User and policy best practices
This page describes some best practices to consider as you set up users and policies while getting ready for production.
Enforce a security policy of least privilege for your users
Users on Turnkey should have the minimum required privilege to accomplish their job. When setting up users, consider this for their access type and policies that will grant the user permissions.
Use user tags to create groups of users with equal permissions
Referencing user tags in policies instead of individual users allows for clearer management of permissions.
When creating new users, consider verifying onboarding before adding tags
When inviting a web user to your Turnkey organization, you should consider real-life verification to confirm that they have onboarded correctly before granting that user permissions via tags. Granting tags prior to verification could provide an attacker permissions in your Turnkey organization if they are able to access the signup link.
Regularly review and remove unused users, user tags, and policies
If a user is unused or the user has left your company, you should remove them from your Turnkey organization to avoid compromise.
Attach multiple authenticators to web users
This ensures you don't lose access to the user. If an authenticator is lost or stolen, log in immediately to remove that authenticator from the user, or notify someone in your organization with permissions to delete the user. It's best to use multiple types of authenticators to ensure the security of your account if one fails.
Protecting API keys
API keys allow programmatic access to Turnkey, and thus anyone with access to your API key has the same level of access to your Turnkey organization as you do. Consider the following to better protect your API keys and Turnkey organization.
Don't embed API keys directly in your code
This reduces the ways that a hacker could acquire your API key. Our SDKs and CLI enable you to reference your API keys so you don't have to put them directly in your code.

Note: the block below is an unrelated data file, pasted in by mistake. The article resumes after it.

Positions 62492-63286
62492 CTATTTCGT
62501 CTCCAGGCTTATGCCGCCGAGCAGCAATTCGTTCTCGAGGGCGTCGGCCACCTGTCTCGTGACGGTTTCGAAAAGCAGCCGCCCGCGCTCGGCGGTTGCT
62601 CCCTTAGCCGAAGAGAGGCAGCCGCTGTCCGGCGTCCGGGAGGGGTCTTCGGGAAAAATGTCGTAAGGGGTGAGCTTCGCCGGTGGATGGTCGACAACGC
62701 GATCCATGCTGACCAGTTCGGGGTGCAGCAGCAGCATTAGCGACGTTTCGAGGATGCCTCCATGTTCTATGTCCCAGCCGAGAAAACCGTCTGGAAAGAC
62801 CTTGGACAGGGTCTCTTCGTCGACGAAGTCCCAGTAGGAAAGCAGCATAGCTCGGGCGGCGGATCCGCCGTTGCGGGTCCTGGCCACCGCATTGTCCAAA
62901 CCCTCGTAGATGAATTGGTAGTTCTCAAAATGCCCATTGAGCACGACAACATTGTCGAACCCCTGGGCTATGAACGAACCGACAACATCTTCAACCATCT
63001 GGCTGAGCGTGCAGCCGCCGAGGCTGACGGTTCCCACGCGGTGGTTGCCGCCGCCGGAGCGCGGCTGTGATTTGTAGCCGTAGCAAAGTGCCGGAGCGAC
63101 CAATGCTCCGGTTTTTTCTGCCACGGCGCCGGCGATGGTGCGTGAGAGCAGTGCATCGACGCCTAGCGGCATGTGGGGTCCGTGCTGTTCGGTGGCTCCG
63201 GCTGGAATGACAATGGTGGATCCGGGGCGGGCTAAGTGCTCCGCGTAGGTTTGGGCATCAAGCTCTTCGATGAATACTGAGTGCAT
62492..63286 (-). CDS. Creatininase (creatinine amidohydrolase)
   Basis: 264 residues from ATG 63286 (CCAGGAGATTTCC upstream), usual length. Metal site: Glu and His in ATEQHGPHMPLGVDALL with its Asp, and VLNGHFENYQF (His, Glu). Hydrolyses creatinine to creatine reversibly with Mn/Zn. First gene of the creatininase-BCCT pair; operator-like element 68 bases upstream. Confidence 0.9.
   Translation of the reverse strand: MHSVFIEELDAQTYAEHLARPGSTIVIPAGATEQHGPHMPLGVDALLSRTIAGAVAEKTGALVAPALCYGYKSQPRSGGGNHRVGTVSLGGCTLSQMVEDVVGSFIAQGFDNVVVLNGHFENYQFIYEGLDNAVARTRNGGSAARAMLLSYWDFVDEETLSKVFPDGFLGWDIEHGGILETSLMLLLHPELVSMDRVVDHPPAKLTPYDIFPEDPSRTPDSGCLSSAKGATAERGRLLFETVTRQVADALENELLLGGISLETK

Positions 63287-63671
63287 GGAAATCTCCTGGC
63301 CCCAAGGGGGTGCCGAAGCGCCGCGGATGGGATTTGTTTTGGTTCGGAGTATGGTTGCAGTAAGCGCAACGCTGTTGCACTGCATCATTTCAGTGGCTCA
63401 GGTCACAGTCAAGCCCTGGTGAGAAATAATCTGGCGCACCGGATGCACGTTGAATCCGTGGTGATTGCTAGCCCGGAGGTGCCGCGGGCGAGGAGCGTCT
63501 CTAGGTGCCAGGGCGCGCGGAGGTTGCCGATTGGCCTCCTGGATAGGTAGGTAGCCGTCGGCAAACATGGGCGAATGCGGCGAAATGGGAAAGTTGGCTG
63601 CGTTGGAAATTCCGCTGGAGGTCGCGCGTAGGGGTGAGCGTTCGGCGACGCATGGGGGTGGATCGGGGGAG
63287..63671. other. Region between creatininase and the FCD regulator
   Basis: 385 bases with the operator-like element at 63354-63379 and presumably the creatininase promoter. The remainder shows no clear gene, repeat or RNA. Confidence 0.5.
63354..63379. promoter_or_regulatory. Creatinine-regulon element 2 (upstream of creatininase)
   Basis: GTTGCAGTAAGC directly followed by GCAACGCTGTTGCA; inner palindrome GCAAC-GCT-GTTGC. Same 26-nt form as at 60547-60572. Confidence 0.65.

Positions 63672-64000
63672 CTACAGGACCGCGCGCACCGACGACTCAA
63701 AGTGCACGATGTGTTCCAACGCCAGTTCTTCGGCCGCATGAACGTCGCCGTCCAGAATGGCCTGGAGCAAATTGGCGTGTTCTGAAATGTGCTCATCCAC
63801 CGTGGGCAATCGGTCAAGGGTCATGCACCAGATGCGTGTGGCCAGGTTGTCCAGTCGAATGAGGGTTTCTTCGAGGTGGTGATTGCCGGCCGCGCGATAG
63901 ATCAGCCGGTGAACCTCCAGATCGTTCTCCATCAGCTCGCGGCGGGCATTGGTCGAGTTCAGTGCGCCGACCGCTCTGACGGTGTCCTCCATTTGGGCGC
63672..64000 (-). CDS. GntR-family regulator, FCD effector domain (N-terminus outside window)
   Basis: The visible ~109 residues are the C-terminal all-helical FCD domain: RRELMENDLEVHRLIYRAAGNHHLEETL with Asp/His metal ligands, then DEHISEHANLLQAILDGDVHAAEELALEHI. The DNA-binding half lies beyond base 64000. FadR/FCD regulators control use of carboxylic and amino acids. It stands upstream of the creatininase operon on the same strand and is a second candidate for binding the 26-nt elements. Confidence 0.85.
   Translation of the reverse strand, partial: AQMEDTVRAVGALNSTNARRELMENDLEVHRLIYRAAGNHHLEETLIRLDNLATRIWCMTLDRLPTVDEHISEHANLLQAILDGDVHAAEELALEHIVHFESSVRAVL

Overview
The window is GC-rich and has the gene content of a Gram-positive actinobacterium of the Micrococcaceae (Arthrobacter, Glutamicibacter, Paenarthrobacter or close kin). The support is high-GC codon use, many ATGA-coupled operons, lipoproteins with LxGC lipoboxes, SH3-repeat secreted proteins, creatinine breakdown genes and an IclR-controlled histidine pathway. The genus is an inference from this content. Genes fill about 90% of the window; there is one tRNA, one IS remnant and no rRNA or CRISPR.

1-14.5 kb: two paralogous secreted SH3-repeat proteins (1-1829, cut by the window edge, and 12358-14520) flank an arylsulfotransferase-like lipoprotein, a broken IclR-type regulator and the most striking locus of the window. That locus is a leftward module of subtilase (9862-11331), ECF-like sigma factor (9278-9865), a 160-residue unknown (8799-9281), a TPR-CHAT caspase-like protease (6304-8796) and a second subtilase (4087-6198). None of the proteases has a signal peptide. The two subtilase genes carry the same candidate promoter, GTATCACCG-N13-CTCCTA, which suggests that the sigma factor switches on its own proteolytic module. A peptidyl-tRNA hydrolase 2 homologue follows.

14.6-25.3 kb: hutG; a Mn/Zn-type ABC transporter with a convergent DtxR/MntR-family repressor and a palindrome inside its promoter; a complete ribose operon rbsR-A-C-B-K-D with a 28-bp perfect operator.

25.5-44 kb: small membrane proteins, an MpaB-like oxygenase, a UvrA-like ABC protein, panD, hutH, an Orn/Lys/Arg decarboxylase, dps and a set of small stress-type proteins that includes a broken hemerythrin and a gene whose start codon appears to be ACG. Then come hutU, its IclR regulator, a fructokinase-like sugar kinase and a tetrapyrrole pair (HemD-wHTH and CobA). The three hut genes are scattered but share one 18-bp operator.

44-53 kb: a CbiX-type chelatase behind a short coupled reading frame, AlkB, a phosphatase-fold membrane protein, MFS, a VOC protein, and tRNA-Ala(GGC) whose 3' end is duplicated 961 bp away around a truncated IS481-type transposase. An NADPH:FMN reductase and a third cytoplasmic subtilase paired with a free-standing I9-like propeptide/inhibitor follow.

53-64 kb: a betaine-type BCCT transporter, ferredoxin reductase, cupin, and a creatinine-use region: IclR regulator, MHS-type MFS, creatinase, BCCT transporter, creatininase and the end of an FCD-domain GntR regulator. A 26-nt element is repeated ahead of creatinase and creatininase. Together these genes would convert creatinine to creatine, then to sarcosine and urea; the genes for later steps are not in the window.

Use different API-only users for different applications
This allows you to isolate permissions and differentiate activities between those applications. In the case that an API key is lost or stolen, it also allows you to revoke access solely for the affected application.
Use a secret management system to protect your API keys
Tools like Hashicorp Vault or AWS KMS can help you protect your API key from malicious access.
Regularly remove any unused API keys
This reduces the chance that an old key can be used to access your Turnkey organization.
Setting up policies
Apply least-privilege permissions
Turnkey's policy engine allows you to enforce permissions at a fine-grained level. When setting up your account, we suggest you use the principle of least privilege, meaning that a user only has the minimum permissions that are necessary to perform their job. Create policies that ensure that users have least-privilege permissions.
Apply consensus to sensitive actions
Sensitive actions like changing policies or signing transactions should be carefully controlled as they can lead to funds being moved off of the platform. You can apply consensus to actions like this to ensure that multiple approvals are required. For example, the policy below specifies that 2 total approvals, including the initiating approval, are required to create a new policy.
"policyName": "Require 2 approvers for creating a policy",
"consensus": "approvers.count() >= 2",
"condition": "activity.type == 'ACTIVITY_TYPE_CREATE_POLICY_V3'"
Be especially careful with the ability to add policies
Within this principle of least privilege,
Some actions should be treated more sensitively:
- Adding policies
- Signing transactions
Use allowlisting if you only send to a set of addresses
If your use case for Turnkey only requires you to send funds to a certain set of crypto addresses, you should set a policy that allowlists those addresses. See below for an example policy.
"policyName": "ETH address whitelist",
"condition": "eth.tx.to == '<ALLOWED_ADDRESS>'"